Impact Credit Score
Learn the implications of not paying your statement on time
A credit score is a number that lenders use to judge your ability to pay back loans and other credit, largely influenced by your ability to pay your credit card bills on time. Banks and issuers consider payment history a significant indicator of risk when deciding whether to approve you for credit on an existing account or to decide what interest rate to charge on a new or existing loan. An on-time payment history indicates that you are a responsible and reliable borrower, whereas a poor history of missed payments suggests that you are more likely to skip paying future debts, and could have costly results for the lender.
Some things to consider before paying late or missing a payment:
- You will be charged finance charges – If you pay your credit card bill even a single day after it’s due, you will be charged a finance charge that will be reflected on your next billing statement. If you continue to miss this due date, you will incur even more finance charges.
- Your interest rates can rise – If you pay your creditors late, this may result in an increase in your interest rate. Being unreliable with payments raises a red flag to financial institutions, and multiple consequences may occur if you pay late. For credit cards, the penalty APR can be as high as 29.99%, which means your minimum payment may go up, and interest costs will add up at a quicker rate.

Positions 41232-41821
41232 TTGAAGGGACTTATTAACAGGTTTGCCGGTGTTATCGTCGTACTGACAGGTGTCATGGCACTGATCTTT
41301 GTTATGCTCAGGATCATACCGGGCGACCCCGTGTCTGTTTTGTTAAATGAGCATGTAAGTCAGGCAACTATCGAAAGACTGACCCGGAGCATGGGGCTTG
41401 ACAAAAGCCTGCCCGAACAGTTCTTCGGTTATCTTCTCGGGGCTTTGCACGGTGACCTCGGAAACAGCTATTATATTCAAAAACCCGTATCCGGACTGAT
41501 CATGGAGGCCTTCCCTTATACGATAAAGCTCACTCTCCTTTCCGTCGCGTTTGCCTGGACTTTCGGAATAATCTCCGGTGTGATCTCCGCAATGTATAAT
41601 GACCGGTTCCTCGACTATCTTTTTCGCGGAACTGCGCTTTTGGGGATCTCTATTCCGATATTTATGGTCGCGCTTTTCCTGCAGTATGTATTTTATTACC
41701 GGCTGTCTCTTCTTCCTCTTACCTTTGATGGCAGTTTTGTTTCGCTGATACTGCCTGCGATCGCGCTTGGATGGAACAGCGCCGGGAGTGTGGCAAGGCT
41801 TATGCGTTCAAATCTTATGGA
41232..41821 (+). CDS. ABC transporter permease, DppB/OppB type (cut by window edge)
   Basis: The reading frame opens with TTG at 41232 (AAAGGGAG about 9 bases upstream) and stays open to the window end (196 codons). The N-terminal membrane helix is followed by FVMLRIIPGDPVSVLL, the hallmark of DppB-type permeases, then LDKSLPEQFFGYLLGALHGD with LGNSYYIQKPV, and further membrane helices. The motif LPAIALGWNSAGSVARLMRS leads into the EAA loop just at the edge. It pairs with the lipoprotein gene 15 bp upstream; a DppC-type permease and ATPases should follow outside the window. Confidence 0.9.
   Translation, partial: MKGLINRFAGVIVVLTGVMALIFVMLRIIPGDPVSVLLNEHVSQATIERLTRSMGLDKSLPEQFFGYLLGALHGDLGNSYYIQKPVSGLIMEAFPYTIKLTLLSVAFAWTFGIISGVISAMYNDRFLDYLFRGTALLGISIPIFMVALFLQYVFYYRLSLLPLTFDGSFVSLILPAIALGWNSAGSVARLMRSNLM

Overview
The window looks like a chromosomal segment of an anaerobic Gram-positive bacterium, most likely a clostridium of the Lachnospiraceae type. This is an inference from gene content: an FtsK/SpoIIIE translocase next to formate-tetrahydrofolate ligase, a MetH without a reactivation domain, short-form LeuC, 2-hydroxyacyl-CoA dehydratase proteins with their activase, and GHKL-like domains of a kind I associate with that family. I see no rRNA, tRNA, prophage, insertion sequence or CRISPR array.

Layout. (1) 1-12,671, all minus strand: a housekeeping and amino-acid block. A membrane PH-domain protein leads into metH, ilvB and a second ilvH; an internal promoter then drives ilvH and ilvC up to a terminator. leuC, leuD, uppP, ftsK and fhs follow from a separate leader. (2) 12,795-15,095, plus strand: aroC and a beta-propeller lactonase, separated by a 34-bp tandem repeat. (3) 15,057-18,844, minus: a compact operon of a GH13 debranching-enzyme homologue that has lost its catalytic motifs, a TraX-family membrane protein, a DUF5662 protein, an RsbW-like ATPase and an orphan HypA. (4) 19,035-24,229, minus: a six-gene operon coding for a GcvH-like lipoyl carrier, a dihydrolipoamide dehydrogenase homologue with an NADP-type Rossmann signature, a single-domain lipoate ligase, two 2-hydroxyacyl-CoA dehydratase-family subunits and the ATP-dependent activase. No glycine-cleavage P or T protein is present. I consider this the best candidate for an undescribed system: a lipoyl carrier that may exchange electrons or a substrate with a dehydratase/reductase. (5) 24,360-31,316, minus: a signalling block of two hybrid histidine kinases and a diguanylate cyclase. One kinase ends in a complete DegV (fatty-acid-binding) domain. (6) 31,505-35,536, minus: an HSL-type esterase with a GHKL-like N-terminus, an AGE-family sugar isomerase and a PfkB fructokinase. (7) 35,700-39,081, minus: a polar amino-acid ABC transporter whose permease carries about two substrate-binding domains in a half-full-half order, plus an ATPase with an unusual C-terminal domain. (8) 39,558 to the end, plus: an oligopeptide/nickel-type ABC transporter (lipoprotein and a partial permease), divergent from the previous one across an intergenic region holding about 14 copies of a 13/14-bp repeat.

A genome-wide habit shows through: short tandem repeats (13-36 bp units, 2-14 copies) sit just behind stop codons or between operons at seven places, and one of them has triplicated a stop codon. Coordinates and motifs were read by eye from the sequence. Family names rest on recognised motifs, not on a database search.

- It will be reflected on your credit report – If your payment is more than 30 days late, the credit bureaus may be notified and the late payment will show up on your credit report. A late payment on your credit card report can stay on your credit report for up to seven years and cause even more damage than a late payment.
- It can lower your credit score – Payment history comprises up to 35 per cent of your credit score, making it a huge factor in calculating your score. Just one late payment can hurt your credit score significantly. Depending on how late and infrequent your payment is, your credit score will be damaged accordingly.
Factors that determine a credit score
A credit rating or score is determined by multiple data in the credit report and translated into a three-digit number that lenders use to make decisions. To determine a credit score, analysts traditionally use information in credit reports, account histories or applications. Since there are so many different companies, there is also a variety of different scores a company can use to judge your credit worthiness. In Canada, credit scores range from 300 up to 900 points; a higher score being better than a lower score..
According to credit bureau TransUnion, 650 is the middle ground number, meaning a score of 650 or higher will help you qualify for a standard loan, while a score lower than 650 will make it more difficult for you to receive new credit.
The following five factors are the main components of your credit score:
- 35% – Payment History – Shows how responsible you have been in paying your statements on time
- 30% – Credit Utilization Ratio – The amount of credit you’ve been using compared to the amount of credit that you actually have
- 15% – Length of History – The amount of time since you started using credit
- 10% – New Credit – How many times you’ve applied for new credit in the past 6 months to a year
- 10% – Type of Credit Being Used – What kinds of debts you hold and whether you have diverse debt holdings